Ian Robert Lawson

Ian Robert Lawson, 1992-2016

As a child he was outdoorsy and a creative woodworker. Fit and ‘strong as an ox,’ he fell in love with his work as a tree faller.


Ian Robert Lawson was born in Victoria on Dec. 20, 1992, to Gary, who worked in forestry management, and Fiona, a middle-school teacher. A younger brother, Evan, followed in 1994.

Ian started out life big—nine pounds, 10 ounces and 23 inches long—and grew like a sequoia. By his twenties he was a rugged six foot four and 240 lb. Friends called his size-14 feet “skis.” The Lawsons lived in a number of small isolated B.C. communities—Sandspit on Haida Gwaii and Port McNeill—before settling in Campbell River on Vancouver Island.

Ian was an active, creative child. He loved to build things, first from Lego, then later, in his dad’s basement workshop, from wood. He’d bug his dad for using screws instead of dowels, as he did. Ian was so good at making bowls, tables and other items that in Grade 12 at Timberline Secondary School he came second in a Skills Canada woodworking competition. As a teen, people commissioned him to build tables and he made extra cash selling his own Adirondack chairs. Gary and Fiona read to both sons from a young age. Though Ian was passionately outdoorsy, he gobbled up books by such writers as Con Iggulden and fantasy writers such as George R.R. Martin.

“Ian,” says his father, “was just one of those people that when he got into something, he went full tilt and was going to be really good at it.” He played guitar and saxophone in the school marching and jazz bands. When the Lawsons put Ian and Evan into the ski program at Mount Washington Ski Club from grades 8 to 12, Ian became a daredevil. “I have lots of pictures of him jumping off things that would scare the heck out of me,” says Gary. He never learned to turn well, but preferred speeding straight downhill.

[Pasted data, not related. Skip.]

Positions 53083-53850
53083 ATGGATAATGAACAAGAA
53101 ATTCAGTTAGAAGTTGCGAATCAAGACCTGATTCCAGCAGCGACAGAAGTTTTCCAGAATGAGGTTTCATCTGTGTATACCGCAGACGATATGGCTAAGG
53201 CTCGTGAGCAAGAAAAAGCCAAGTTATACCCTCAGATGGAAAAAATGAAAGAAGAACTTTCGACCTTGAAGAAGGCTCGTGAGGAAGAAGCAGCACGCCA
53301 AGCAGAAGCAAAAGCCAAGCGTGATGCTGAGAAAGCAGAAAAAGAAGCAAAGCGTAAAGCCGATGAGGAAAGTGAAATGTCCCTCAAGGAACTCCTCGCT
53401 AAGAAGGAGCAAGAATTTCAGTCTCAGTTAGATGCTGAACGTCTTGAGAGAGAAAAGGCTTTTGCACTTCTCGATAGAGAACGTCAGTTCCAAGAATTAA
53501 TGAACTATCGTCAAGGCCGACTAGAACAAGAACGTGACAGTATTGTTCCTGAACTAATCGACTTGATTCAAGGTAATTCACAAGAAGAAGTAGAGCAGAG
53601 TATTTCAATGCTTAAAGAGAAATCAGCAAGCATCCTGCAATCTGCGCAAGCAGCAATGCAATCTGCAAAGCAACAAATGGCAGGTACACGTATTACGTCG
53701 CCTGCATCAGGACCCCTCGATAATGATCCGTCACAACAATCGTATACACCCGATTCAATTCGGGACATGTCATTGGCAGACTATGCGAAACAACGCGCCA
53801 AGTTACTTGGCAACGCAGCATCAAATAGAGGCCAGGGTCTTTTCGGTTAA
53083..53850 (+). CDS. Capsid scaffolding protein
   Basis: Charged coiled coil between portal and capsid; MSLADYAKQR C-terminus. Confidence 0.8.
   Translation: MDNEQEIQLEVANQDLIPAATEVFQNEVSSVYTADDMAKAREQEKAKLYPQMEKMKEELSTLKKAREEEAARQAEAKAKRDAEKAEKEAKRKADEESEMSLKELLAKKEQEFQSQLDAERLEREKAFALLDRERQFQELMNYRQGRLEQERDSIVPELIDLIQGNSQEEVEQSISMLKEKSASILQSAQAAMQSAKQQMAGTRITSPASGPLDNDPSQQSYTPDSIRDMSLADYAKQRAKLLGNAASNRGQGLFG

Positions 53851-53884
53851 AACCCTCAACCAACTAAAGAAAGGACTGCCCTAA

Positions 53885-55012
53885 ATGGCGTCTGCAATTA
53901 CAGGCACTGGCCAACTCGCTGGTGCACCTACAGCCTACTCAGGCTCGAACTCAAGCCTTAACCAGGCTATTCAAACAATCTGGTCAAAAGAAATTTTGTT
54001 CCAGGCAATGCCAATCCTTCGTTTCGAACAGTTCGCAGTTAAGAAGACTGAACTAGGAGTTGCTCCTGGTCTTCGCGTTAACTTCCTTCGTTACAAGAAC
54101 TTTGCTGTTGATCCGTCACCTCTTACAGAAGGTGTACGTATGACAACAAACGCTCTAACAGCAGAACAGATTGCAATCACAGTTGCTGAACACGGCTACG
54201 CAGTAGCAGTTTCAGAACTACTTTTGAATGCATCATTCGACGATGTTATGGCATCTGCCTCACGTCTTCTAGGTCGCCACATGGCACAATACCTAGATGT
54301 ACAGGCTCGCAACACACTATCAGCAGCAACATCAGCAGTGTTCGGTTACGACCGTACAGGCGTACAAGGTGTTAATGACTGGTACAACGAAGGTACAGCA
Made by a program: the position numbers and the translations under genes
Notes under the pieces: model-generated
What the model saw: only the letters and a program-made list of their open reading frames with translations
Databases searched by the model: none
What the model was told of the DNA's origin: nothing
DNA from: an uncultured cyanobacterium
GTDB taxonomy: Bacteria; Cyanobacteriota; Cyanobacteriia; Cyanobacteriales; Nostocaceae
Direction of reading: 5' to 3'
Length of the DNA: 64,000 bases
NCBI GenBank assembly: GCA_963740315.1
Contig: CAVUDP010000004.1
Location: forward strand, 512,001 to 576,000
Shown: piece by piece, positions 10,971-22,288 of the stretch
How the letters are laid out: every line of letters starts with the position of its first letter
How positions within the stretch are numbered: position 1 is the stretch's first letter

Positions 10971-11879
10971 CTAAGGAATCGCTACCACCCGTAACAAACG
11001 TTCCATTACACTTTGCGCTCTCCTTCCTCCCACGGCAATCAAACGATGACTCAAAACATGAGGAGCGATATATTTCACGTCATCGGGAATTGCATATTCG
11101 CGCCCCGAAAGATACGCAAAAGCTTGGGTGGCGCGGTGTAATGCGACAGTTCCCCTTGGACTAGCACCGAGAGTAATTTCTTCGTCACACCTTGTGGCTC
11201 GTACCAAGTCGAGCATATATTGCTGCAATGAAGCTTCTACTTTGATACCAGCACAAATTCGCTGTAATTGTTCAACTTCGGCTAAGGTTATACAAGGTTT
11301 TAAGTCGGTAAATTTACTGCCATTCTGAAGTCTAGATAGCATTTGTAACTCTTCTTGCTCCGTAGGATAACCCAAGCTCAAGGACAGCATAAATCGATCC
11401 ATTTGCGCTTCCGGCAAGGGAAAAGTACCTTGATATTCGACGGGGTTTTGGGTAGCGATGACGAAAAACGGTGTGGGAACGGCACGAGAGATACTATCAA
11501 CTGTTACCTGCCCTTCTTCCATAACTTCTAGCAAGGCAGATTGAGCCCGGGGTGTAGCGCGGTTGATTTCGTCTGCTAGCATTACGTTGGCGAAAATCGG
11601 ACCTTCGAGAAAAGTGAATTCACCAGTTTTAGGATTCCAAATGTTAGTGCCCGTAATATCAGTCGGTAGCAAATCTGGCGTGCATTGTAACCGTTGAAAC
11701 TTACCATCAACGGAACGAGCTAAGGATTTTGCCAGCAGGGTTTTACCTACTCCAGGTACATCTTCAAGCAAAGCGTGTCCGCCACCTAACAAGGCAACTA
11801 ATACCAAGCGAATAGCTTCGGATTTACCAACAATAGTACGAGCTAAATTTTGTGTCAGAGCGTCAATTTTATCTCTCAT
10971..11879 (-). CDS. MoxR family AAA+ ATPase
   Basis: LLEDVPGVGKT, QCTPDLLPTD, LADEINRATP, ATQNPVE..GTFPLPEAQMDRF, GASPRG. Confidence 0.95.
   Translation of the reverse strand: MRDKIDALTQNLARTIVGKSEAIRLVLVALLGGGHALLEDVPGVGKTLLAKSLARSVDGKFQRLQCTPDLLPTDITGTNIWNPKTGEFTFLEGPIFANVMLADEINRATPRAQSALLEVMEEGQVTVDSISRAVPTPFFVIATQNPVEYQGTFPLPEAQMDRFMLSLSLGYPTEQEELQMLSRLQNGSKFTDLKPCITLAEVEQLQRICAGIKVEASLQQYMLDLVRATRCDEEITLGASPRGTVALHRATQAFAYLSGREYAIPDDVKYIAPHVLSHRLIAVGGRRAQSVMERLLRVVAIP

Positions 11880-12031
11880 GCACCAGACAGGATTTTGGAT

Ian grew up in a forestry family. He took his first helicopter ride to a logging site at age two and had his own Fisher-Price chainsaw. He even created an imaginary company called Big Ox Logging with his brother and playmates. Besides his dad, Ian’s grandfather, Robert Lawson (Grumps they called him) worked in forestry.

After high school, where he made the honour roll and won scholarships, Ian seemed destined to follow his father’s career path: For a time he studied forestry management at Vancouver Island University. During his first two years at VIU, he spent the summers working as a forestry engineer, where he got a taste of camp life and saw the rugged, sometimes dangerous work of fallers, who can make $600 or more a day cutting down the big timber on B.C.’s coasts.

He quit university to be a ski bum in Whistler, but after running out of money sooner than he expected, Ian worked 19 months as a rigger for a heli-logging outfit. Then, just before his 21st birthday, he completed a fallers training program. He became a part of a band-of-brothers in red flannel and orange helmets, fallers who called themselves “the Lost Boys.” They were a tight, loyal group of friends hooked on the spectacular scenery and adrenalin rush of felling giant cedars and other trees. Ian loved his Lucky Lager beer, friends and family and, says Evan, “really, really loved his job.”

Ian’s parents worried about his decision to be a faller. His dad knew the dangers of the job. So did Ian. On his forearm Ian sported his only tattoo—an image of a crosscut saw, a tree trunk, the date 1990-2015 and the word “Knuckles.” It was the nickname of a friend who died in a falling accident last year. That, says Gary, “really shook Ian up.” His parents suggested Ian consider a safer line of forestry. “But he was fully committed to being a faller,” says Gary.

By all accounts he was a very good one. Ian had a “big goofy grin, was as strong as an ox, and super fit,” says one fellow logger—important attributes for a job requiring the equivalent of several-kilometre-long, steep hikes every day. Crews are often helicoptered or hike in to a new cut block and must first clear small areas to make wooden helipads on the mountainside to ferry in equipment and crews. Ian was also known for his high quality helipad constructions.

This month, Ian’s crew, usually about 10 guys, was heli-logging near Zeballos, a tiny village on Vancouver Island’s northwest coast. On Sept. 11 Ian was cutting a “snag,” a partially rotten and unstable tree, to make it safer for him to cut other trees nearby. The tree collapsed in an unexpected direction, part of it striking and instantly killing him. He was 23.

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